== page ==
There are a number of Internet-based archery suppliers that can sell your students what they need, often at good prices. But the burden is going to fall on you to help them create a shopping list so they know what to buy, then to help them set their new equipment up when it comes in. If this is your situation, you need to offer “Bowfittings” as a service. A Bowfitting is a complete fitting session in the form of a private lesson that takes about 1-1.5 hours. You charge a flat fee for this. We are currently designing a web-based training program (www,ArcheryEducationResources.com—look for it) to teach you how to make all of the necessary measurements. For example, for arrow recommendations, you need to make shaft size recommendations, fletch material and length recommendations, nocks, and point recommendations. Our training will provide you with our recommendations, but you may find you can get some great deals working through a local shop or archery equipment vendor, so you won’t be limited in what you can recommend. You will also provide information on reasonable prices to pay and reputable online dealers from whom your students can purchase their gear safely, if a local source is not available. You can also offer a follow-up individual lesson to get your student’s new gear set up and shooting well. Or, they can bring it to class and you can work on it, time permitting. (You may need to explain that you cannot devote all of your class time to one student, so it will take longer this way.)
Getting a Bowfitting may also be the best way for your students to go to a shop knowing what it is they want. (If you want a sneak preview, check out the article “The Bowfitting” in Archery Focus magazine, Vol 12, No 2.)
While we will leave most of the specific recommendations to the Bowfitting course, there is one we can make easily. Parents often approach us and ask what they can get their child because “he/she loves archery so much.” If this child has been shooting a Genesis compound bow during class, this bow can be recommended without hesitation and without having to fit it. A recurve bow has many variables to be established: riser material (wood, polymer, metal), riser length (21˝, 23˝, 25˝, 27˝ and more), limb length (short, medium, long—this along with the length of the riser determines bow length), draw weight (14-50# in 2# increments), bowstring material (Dacron, Fast Flight, etc.), and arrow rest.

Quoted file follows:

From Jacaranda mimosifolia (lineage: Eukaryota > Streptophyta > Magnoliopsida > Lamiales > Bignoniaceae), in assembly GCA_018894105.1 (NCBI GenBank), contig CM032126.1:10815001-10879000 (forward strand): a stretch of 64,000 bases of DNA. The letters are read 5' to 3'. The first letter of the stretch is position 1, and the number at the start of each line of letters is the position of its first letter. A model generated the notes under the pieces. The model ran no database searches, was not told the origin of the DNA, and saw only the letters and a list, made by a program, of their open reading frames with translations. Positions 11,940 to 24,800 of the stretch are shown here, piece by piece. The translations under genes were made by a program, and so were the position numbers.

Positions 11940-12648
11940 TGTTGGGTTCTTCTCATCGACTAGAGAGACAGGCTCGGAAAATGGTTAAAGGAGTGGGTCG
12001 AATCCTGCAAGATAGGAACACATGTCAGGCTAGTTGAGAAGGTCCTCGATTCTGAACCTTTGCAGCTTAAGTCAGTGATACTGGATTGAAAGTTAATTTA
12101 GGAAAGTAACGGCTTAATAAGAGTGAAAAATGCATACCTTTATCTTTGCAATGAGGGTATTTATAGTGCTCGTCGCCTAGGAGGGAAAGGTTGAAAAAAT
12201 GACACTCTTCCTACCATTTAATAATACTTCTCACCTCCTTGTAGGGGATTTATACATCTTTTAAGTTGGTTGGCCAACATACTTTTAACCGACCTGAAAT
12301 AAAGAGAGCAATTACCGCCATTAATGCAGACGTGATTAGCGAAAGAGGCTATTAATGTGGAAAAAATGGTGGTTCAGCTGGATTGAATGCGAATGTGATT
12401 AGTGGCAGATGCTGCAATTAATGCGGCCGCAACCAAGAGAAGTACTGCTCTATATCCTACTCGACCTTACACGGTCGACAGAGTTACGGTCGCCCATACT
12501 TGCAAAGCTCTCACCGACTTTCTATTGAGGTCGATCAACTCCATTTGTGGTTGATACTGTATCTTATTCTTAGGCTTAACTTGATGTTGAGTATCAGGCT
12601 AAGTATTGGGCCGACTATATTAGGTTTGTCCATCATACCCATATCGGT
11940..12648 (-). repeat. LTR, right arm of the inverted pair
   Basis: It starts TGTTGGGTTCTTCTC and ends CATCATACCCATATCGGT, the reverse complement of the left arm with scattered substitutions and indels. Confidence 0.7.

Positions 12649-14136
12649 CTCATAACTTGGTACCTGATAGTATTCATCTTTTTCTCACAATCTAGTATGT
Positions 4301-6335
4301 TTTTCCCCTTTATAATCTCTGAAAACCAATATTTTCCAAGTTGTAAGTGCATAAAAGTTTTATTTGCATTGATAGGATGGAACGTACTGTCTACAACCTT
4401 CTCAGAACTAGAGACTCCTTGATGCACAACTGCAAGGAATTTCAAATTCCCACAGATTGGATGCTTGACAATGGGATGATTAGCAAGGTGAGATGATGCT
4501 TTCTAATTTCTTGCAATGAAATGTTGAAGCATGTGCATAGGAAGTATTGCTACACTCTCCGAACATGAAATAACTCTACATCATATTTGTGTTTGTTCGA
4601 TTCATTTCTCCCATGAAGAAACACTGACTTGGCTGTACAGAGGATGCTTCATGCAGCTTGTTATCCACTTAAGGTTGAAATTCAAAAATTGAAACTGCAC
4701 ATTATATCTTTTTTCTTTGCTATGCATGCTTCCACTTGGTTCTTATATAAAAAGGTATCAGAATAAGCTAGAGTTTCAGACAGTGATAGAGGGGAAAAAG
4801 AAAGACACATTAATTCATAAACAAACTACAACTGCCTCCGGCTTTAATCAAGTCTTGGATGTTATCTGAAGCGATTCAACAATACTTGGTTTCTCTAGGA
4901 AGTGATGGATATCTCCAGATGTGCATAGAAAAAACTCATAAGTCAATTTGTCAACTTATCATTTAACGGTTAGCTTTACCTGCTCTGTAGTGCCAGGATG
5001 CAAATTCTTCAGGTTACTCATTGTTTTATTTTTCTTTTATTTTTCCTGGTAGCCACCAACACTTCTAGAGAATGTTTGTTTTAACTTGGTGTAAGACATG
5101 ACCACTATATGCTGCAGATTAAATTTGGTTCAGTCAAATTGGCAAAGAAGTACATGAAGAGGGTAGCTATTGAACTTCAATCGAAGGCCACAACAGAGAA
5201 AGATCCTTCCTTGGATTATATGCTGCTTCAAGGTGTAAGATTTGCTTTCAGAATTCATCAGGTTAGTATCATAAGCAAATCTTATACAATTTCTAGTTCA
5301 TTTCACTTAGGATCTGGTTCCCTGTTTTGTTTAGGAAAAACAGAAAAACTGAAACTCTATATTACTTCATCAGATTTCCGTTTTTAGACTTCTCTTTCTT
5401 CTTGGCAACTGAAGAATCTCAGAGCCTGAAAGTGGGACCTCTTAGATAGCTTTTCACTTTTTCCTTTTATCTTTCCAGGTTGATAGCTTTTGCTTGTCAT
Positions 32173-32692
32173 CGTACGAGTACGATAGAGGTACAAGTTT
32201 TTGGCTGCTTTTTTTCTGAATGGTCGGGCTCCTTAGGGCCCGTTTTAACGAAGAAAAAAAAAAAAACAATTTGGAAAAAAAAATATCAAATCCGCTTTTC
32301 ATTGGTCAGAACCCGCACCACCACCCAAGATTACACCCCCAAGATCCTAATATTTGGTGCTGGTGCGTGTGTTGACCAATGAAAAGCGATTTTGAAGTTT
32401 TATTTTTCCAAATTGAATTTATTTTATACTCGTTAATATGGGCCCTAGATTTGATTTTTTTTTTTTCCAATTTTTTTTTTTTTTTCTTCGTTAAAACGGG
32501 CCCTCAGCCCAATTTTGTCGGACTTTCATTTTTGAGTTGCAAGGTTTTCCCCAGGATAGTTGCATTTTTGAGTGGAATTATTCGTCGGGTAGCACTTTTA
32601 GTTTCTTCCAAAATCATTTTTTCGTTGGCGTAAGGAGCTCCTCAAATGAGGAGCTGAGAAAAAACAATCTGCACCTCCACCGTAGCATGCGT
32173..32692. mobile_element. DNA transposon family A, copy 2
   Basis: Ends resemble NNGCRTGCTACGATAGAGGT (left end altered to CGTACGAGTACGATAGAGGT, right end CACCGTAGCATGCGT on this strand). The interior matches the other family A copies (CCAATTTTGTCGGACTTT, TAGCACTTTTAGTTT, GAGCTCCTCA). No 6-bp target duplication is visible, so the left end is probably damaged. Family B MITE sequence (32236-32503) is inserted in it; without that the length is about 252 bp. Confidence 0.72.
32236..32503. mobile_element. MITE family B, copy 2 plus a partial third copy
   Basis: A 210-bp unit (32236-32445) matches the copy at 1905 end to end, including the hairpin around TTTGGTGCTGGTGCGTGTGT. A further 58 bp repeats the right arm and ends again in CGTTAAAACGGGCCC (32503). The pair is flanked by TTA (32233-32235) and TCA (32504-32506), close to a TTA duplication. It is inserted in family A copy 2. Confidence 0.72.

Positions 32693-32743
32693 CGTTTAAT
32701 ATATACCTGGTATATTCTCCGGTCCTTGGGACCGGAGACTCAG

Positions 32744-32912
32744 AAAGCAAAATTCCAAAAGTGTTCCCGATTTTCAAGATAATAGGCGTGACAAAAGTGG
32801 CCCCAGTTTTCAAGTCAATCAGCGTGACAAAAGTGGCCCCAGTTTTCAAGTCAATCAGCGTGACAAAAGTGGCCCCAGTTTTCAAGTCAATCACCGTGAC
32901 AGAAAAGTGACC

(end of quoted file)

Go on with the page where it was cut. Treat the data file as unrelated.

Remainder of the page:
The Genesis bow comes with all of the decisions made for you with the critical factors being adjustable. All you need do is pick the color.
Not only that, but there is a Genesis arrow available which is “one size fits all” which, as we all know, “doesn’t really.” But the Genesis arrow can be shot by the kids and adults in the family, so they have that advantage. Another arrow recommendation is to simply have them buy the arrows they are using with that bow in class (typically a 1816 or 1916 Easton Jazz arrow).
Working with Parents
If you work a lot with kids, you will also be working with parents on buying decisions as they are the ones paying the bills. It is important that you let your parents know you do Bowfittings (if you do). It is important that parents become aware that purchasing a bow for a child has a great many parameters involved and that help is available. Even parents who are archers often do not have the all of the expertise needed to help their own kids buy archery gear.
Having handouts to give parents is a great way to communicate with them. If you deliver a wonderful talk to parents attending before a class session, just as you finish another will show up and ask you “Can you repeat that?” Having a handout to read on their own time is a courtesy to busy parents who can’t necessarily stay for a class session or whose kids catch a ride with another parent. We think you get the idea.
We hope to have an “exchange” section on the AER Web Site where AER Coaches can share copies of their handouts so you can have examples to make up your own from. Look for it!